- Prison administration should offer education, vocational training and work, as well as other forms of assistance that are appropriate and available, including those of a remedial, moral, spiritual, social and health and sports-based nature.
- All prisoners with physical, mental or other disabilities have full and effective access to prison life on an equitable basis.
- Different categories of prisoners shall be kept in separate institutions or parts of institutions, taking account of their sex, age, criminal record, the legal reason for their detention and the necessities of their treatment.
- All accommodations provided for the use of prisoners and in particular all sleeping accommodations shall meet all requirements of health.
- The sanitary installations shall be adequate to enable every prisoner to comply with the needs of nature when necessary and in a clean and decent manner.
Rights Of Prisoners Under Constitution Of India
• Article 20 — Protection In Respect Of Conviction For Offences
(1) No person shall be convicted of any offence except for violation of the law in force at the time of the commission of the act charged as an offence, nor be subjected to a penalty greater than that which might have been inflicted under the law in force at the time of the commission of the offence
(2) No person shall be prosecuted and punished for the same offence more than once
(3) No person accused of any offence shall be compelled to be a witness against himself
• Article 21 — Protection Of Life And Personal Liberty
No person shall be deprived of his life and personal liberty except according to procedure established by law.”
“Personal Liberty Under Article 21 is a sacred and cherished right under the Constitution of India. The expression ‘life of personal liberty’ has been held to include the right to live with human dignity and thus it would also include within itself a guarantee against the torture and assault by the state or its functionaries.”- Shri D.K. Basu, Ashok K. Johri vs State Of West Bengal, State Of U.P, AIR 1997SC 610
The relevant parts of the provision are as follows: Protection against arrest and detention in certain cases
(1) No person who is arrested shall be detained in custody without being informed of the grounds of such arrest and he shall not be denied the right to consult and defend himself by a legal practitioner of his choice.
(2) Every person who is arrested and detained in custody shall be produced before the nearest magistrate within a period of twenty-four hours of such arrest…….
(3) Nothing in clauses (1) and (2) shall apply—
(a) to any person who for the time being is an enemy alien; or
(b) to any person who is arrested or detained under any law providing for preventive detention.
(4) No law providing for preventive detention shall authorise the detention of a person for a longer period than three months unless—
(a) an Advisory Board consisting of persons who are, or have been, or are qualified to be appointed as, Judges of a High Court has reported before the expiration of the said period of three months that there is in its opinion sufficient cause for such detention:Provided that nothing in this sub-clause shall authorise the detention of any person beyond the maximum period prescribed by any law made by Parliament under sub-clause (b) of clause (7); or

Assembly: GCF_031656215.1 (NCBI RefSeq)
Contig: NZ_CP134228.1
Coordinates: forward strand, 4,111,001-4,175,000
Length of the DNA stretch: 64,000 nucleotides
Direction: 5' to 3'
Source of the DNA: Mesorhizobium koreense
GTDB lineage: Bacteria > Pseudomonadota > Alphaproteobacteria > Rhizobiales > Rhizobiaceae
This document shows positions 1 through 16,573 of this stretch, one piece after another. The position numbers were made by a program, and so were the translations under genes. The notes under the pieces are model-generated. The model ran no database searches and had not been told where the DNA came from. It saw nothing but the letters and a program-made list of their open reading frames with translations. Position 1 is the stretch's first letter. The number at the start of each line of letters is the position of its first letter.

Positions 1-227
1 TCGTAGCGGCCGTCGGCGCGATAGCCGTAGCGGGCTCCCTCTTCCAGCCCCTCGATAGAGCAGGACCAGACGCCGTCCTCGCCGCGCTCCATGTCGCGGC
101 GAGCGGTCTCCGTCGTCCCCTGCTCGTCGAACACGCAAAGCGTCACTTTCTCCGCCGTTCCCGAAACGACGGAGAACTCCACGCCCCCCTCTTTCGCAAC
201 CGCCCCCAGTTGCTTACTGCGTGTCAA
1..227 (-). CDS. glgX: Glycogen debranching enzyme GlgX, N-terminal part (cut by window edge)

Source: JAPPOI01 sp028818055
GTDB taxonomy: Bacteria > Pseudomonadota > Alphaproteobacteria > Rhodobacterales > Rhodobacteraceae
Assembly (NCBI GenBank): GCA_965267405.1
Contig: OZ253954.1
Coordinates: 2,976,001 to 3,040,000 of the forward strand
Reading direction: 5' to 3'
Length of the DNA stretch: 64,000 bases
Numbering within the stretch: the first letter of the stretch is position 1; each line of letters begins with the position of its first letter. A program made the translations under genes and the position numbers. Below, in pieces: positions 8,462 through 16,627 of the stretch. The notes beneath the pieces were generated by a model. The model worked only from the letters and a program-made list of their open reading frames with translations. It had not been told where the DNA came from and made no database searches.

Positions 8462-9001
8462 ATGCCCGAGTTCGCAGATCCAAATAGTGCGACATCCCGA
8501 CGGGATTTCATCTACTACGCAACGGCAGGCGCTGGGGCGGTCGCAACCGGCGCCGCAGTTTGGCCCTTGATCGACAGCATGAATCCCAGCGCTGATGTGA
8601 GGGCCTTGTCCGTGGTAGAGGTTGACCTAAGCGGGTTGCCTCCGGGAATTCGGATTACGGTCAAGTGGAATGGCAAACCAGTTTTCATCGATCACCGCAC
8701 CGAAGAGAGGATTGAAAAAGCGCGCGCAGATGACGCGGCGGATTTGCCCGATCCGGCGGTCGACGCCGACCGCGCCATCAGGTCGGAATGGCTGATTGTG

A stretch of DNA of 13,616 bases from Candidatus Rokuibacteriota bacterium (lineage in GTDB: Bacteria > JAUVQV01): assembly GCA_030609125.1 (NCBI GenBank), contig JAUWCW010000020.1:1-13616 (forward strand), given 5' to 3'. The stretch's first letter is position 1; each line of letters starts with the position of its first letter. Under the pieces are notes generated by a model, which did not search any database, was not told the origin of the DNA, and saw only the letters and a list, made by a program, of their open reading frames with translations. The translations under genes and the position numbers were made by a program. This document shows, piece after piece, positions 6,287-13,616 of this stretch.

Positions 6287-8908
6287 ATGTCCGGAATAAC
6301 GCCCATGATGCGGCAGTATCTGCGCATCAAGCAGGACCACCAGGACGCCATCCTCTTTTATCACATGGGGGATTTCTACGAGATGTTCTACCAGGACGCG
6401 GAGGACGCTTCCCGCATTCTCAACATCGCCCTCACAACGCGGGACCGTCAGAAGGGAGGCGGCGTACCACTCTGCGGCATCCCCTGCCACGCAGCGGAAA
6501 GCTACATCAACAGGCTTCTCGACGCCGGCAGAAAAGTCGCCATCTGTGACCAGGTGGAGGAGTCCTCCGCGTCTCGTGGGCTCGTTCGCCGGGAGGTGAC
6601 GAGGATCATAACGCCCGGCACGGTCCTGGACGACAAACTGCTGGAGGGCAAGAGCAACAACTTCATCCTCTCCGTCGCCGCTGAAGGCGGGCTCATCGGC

(b) such person is detained in accordance with the provisions of any law made by Parliament under subclauses (a) and (b) of clause (7).
(5) When any person is detained in pursuance of an order made under any law providing for preventive detention, the authority making the order shall, as soon as may be, communicate to such person the grounds on which the order has been made and shall afford him the earliest opportunity of making a representation against the order.
Rights Of Prisoners Under Code Of Criminal Procedure
• Right to Bail
Section 50 — Person Arrested To Be Informed Of Grounds Of Arrest And Of Right To Bail
(1) Every police officer or other person arresting any person without a warrant shall forthwith communicate to him full particulars of the offence for which he is arrested or other grounds for such arrest.
(2) Where a police officer arrests without warrant any person other than a person accused of a non-bailable offence, he shall inform the person arrested that he is entitled to be released on bail and that he may arrange for sureties on his behalf.
• Right To Be Taken To Magistrate Without Delay
Section 56 — Person Arrested To Be Taken Before Magistrate Of Officer In Charge Of Police Station
A police officer making an arrest without warrant shall, without unnecessary delay and subject to the provisions herein contained as to bail, take or send the person arrested before a Magistrate having jurisdiction in the case, or before the officer in charge of a police station.
• Right To Have Legal Practitioner
Section 41D — Right Of Arrested Person To Meet An Advocate Of His Choice During Interrogation
When any person is arrested and interrogated by the police, he shall be entitled to meet an advocate of his choice during interrogation, though not throughout interrogation.
• Right To Free Legal Aid
Section 304 — Legal Aid To Accused At State Expense In Certain Cases
(1) Where, in a trial before the Court of Session, the accused is not represented by a pleader, and where it appears to the Court that the accused has not sufficient means to engage a pleader, the Court shall assign a pleader for his defence at the expense of the State……….
• Right To Examination By Medical Practitioner
Section 54 — Examination Of Arrested Person By Medical Practitioner At The Request Of The Arrested Person